New Year’s Check-in with Tyler Mislawchuk
Tyler Mislawchuk , named one of our Short Course Triathletes of the Year in 2015, has his work cut out for him earning a spot at Rio. 2015 was a great year for him, as he was the top Canadian in several events, including the Pan Am Games and WTS Yokohama. He also earned several top 10 finishes and a win at the ITU Asian Cup. We checked in with Tyler to see how his 2016 is going so far.
TMC: Have you started your 2016 training? How’s it going so far?
Tyler Mislawchuk: Right now, I’m at altitude in Falls Creek, Australia! The group I train with, known as the Wollongong Wizards, spend most of January up at the Falls to kickstart the year and build the foundation for the rest of the season. This fall, training involved a lot of solo base miles, so I’m quite excited to begin training with the group again!
What races do you have planned for 2016?
My first race of 2016 will be WTS Abu Dhabi on March 5th. My race schedule for the early season is highly influenced by the Triathlon Canada’s qualification criteria for the Olympics.
What are you most looking forward to in the triathlon world in 2016?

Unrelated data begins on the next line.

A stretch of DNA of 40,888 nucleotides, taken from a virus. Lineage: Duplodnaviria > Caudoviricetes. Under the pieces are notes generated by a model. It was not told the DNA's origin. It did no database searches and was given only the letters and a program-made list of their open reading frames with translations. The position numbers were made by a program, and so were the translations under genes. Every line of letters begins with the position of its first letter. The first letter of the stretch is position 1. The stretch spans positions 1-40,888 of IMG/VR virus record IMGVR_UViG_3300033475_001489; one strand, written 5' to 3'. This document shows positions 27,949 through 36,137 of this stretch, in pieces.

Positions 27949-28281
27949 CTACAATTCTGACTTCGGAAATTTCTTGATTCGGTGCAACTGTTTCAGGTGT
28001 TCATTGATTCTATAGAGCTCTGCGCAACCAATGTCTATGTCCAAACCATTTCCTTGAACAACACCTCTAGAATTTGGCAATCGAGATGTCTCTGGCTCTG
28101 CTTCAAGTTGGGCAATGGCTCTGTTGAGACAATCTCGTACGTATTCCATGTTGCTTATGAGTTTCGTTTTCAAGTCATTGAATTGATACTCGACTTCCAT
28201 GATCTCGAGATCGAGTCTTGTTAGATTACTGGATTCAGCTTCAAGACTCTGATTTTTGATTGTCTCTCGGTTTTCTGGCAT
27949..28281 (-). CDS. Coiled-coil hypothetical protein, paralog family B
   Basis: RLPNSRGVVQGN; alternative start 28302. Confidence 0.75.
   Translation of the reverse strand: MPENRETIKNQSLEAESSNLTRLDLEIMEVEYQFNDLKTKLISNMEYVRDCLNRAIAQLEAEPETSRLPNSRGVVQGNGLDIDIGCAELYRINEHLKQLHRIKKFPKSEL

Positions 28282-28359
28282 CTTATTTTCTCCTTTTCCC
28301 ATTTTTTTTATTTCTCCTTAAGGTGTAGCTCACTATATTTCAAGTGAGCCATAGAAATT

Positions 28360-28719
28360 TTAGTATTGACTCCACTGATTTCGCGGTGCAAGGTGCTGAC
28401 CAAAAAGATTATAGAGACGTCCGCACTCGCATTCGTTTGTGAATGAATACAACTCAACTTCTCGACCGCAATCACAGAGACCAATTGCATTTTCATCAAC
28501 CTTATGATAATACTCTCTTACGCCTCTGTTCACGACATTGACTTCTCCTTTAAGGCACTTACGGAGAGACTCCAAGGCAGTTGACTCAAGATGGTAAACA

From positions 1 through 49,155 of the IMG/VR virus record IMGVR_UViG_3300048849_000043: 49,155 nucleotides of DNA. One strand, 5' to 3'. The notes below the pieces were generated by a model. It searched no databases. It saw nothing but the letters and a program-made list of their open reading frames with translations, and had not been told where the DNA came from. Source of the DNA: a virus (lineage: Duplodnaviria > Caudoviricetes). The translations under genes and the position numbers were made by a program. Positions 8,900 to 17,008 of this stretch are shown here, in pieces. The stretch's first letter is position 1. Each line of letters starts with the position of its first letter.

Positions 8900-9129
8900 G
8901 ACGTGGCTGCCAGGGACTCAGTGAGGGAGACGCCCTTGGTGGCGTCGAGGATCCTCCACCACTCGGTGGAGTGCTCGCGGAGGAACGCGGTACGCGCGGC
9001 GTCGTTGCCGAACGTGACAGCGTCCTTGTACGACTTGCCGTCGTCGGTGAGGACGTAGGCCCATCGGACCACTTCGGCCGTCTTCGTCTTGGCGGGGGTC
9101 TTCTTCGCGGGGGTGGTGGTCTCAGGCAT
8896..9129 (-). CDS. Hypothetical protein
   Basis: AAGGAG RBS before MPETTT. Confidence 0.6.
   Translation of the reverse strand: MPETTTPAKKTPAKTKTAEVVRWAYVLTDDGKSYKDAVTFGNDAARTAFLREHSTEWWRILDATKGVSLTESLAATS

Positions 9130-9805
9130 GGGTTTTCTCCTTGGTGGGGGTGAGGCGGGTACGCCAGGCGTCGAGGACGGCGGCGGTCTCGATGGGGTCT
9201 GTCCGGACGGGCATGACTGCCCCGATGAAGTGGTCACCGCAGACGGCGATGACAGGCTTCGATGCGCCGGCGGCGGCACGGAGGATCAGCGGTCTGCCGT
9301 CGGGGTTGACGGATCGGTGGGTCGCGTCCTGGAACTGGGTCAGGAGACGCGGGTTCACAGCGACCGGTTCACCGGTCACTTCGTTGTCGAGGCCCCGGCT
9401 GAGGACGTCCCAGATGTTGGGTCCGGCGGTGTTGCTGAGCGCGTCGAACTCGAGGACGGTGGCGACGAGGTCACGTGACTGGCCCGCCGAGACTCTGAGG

I’m really excited to get some hard work done over the next two months, as the Olympic qualification process begins again in March. 2015 was my first year focusing fully on triathlon. I am looking forward to building on that for 2016 and seeing where it will take me.
Any specific goals for the year?
The biggest goal for the year is to get myself on the start line in Rio. A lot has to go into that, but all I can do is train hard and race fast.
What does a typical training week look like for you?
My typical training week ranges from 20 to 30 hours a week. The training is highly tailored to the race that is approaching. This time of the year involves a lot of long and slow miles on both the run and bike, while the swim is more technical training. The last two years of early season swimming has involved considerable amounts of drill work, while I get lapped by recreational swimmers. The only way to win races is to be upfront from the start, so my coach Jamie Turner spends lots of time working on my stroke.
Are there any specific challenges you think you’ll face this year? How will you tackle them?
I think the greatest challenges I will face this year are the ones I am not yet aware of. Triathlon has a cruel sense of humour and most triathletes can tell you a few stories about the hardships or challenges they have had to overcome to succeed.